Cholesterol-lowering drugs may help people survive severe COVID-19

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In a new study, researchers found that people who took statins to lower cholesterol were approximately 50% less likely to die if hospitalized for COVID-19.

They say that if their beneficial effect bears out in randomized clinical trials, statins could potentially prove to be a low-cost and effective therapeutic strategy for COVID-19.

The research was conducted by a team at Columbia University and elsewhere.

Previously, the team had found that COVID-19 patients who got very sick and required hospitalization had high rates of hyper-inflammation and clotting.

As cardiologists, statins naturally came to their mind. In addition to their well-known cholesterol-lowering effect, statins are known for their anti-inflammatory, anticoagulant and immunomodulatory properties.

Based on these observations, the team looked at outcomes for 2,626 patients with COVID-19 who were admitted to a quaternary academic medical center in Manhattan during the first 18 weeks of the pandemic.

They compared 648 patients who regularly used statins before developing COVID-19 to 648 patients who did not use statins.

The researchers found among the statin users, 96 (14.8%) died in the hospital within 30 days of admission compared with 172 (26.5%) of patients who did not use statins.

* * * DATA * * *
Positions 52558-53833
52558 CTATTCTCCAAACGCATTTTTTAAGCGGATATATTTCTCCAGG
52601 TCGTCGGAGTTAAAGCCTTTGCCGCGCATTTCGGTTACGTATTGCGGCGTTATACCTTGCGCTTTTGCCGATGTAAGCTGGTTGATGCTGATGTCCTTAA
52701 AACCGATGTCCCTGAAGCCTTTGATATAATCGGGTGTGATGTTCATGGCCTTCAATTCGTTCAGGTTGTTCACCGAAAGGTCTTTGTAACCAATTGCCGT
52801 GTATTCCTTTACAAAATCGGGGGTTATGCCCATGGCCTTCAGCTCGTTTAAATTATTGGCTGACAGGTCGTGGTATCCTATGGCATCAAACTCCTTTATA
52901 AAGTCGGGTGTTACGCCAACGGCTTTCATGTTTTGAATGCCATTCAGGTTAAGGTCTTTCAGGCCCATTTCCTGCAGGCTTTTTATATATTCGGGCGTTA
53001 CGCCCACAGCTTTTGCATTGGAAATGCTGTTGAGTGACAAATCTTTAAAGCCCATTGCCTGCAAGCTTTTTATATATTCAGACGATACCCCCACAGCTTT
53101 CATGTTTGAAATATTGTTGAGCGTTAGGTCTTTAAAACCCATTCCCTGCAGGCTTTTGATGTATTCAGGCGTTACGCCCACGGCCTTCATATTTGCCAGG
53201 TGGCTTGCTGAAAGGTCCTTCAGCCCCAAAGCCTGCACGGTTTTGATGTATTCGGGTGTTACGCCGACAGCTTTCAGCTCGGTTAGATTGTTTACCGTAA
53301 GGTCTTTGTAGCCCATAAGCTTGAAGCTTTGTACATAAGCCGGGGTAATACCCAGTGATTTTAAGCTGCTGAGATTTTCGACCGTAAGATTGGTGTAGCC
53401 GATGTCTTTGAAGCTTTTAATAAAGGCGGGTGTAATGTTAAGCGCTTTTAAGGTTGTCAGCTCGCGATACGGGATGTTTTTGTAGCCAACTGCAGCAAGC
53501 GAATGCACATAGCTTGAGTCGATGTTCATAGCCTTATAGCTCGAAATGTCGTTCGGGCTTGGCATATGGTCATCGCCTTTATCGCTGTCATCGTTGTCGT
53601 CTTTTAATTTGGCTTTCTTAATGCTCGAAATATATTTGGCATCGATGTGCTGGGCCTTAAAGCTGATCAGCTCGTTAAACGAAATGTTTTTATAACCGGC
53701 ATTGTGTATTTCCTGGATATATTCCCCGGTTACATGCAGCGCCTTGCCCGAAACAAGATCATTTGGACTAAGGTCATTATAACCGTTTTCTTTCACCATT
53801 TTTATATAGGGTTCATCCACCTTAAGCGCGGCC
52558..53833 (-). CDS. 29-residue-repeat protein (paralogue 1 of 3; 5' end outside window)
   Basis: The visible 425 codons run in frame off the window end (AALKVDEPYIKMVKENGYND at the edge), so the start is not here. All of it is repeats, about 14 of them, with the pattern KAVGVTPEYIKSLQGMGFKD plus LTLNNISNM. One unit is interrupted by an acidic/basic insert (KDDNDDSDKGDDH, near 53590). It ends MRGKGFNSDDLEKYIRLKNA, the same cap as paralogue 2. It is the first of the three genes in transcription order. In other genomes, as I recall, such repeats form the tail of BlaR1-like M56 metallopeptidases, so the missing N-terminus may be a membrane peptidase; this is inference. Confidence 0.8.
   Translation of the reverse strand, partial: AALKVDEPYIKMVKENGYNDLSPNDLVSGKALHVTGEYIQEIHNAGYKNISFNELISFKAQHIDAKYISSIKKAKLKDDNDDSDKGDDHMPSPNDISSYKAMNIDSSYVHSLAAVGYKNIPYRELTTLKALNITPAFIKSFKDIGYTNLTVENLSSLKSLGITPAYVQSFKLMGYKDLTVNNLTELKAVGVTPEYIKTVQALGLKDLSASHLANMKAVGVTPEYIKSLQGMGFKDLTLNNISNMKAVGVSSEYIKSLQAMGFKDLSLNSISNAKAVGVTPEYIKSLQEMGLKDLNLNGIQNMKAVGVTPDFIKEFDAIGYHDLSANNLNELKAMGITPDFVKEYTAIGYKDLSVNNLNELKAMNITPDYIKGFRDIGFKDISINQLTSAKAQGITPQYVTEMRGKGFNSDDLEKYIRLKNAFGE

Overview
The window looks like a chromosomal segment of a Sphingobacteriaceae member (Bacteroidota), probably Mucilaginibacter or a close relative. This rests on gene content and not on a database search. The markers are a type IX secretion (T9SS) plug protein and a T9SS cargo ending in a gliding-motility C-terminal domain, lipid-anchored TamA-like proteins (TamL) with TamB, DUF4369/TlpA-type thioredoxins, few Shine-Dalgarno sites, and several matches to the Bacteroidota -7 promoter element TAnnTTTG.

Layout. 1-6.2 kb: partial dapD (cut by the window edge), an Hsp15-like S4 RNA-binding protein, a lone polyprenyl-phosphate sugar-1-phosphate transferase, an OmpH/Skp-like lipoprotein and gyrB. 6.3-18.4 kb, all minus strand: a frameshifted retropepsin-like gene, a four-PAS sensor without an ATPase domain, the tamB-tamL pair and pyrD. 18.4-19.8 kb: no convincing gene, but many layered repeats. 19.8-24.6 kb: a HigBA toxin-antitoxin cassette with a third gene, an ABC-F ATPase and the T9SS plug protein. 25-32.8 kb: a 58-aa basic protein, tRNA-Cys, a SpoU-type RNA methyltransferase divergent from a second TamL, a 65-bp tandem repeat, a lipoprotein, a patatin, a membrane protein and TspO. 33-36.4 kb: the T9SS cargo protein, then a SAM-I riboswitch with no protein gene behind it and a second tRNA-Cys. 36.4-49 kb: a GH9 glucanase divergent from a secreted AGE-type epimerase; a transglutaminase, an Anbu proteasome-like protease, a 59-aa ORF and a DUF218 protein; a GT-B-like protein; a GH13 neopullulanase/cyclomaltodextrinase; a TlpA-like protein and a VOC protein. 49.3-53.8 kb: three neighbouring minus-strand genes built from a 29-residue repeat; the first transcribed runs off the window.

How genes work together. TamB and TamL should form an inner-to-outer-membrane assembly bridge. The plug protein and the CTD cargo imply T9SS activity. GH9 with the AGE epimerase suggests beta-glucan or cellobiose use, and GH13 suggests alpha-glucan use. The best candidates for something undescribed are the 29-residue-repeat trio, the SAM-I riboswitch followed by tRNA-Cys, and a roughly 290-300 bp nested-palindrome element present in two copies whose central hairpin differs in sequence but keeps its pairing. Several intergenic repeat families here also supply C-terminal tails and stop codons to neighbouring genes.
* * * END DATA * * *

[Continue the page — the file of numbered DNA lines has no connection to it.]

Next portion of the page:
When other differences among the patients were factored in, they found that statin use was strongly linked to a 50% reduction in in-hospital mortality (within 30 days).

Patients on statins also tended to have lower levels of C-reactive protein, a marker of inflammation.

Other studies and meta-analyses from China have also suggested a survival benefit from statins among COVID-19 patients.

However, these results may not apply to patients in Western countries who generally have more cardiovascular disease.

The current study is one of the larger studies confirming the association. Smaller retrospective studies out of North America and Europe have found similar results.

One author of the study is Aakriti Gupta, MD, a cardiologist at New York-Presbyterian/Columbia University Irving Medical Center.

The study is published in Nature Communications.

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